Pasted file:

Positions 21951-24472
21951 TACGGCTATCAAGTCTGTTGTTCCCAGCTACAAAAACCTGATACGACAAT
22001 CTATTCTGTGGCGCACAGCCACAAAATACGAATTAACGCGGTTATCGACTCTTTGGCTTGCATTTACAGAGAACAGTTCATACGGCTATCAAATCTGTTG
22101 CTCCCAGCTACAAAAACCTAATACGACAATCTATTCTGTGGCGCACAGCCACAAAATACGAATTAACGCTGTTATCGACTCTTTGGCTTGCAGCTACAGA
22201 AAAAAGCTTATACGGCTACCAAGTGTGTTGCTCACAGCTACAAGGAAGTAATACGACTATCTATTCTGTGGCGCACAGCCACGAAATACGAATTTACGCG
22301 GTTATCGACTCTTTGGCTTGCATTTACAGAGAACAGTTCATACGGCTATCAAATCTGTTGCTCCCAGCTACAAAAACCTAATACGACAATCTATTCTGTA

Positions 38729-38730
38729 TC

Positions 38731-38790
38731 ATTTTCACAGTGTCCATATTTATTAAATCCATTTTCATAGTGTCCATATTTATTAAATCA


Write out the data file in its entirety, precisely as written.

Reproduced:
Positions 21951-24472
21951 TACGGCTATCAAGTCTGTTGTTCCCAGCTACAAAAACCTGATACGACAAT
22001 CTATTCTGTGGCGCACAGCCACAAAATACGAATTAACGCGGTTATCGACTCTTTGGCTTGCATTTACAGAGAACAGTTCATACGGCTATCAAATCTGTTG
22101 CTCCCAGCTACAAAAACCTAATACGACAATCTATTCTGTGGCGCACAGCCACAAAATACGAATTAACGCTGTTATCGACTCTTTGGCTTGCAGCTACAGA
22201 AAAAAGCTTATACGGCTACCAAGTGTGTTGCTCACAGCTACAAGGAAGTAATACGACTATCTATTCTGTGGCGCACAGCCACGAAATACGAATTTACGCG
22301 GTTATCGACTCTTTGGCTTGCATTTACAGAGAACAGTTCATACGGCTATCAAATCTGTTGCTCCCAGCTACAAAAACCTAATACGACAATCTATTCTGTA

Positions 38729-38730
38729 TC

Positions 38731-38790
38731 ATTTTCACAGTGTCCATATTTATTAAATCCATTTTCATAGTGTCCATATTTATTAAATCA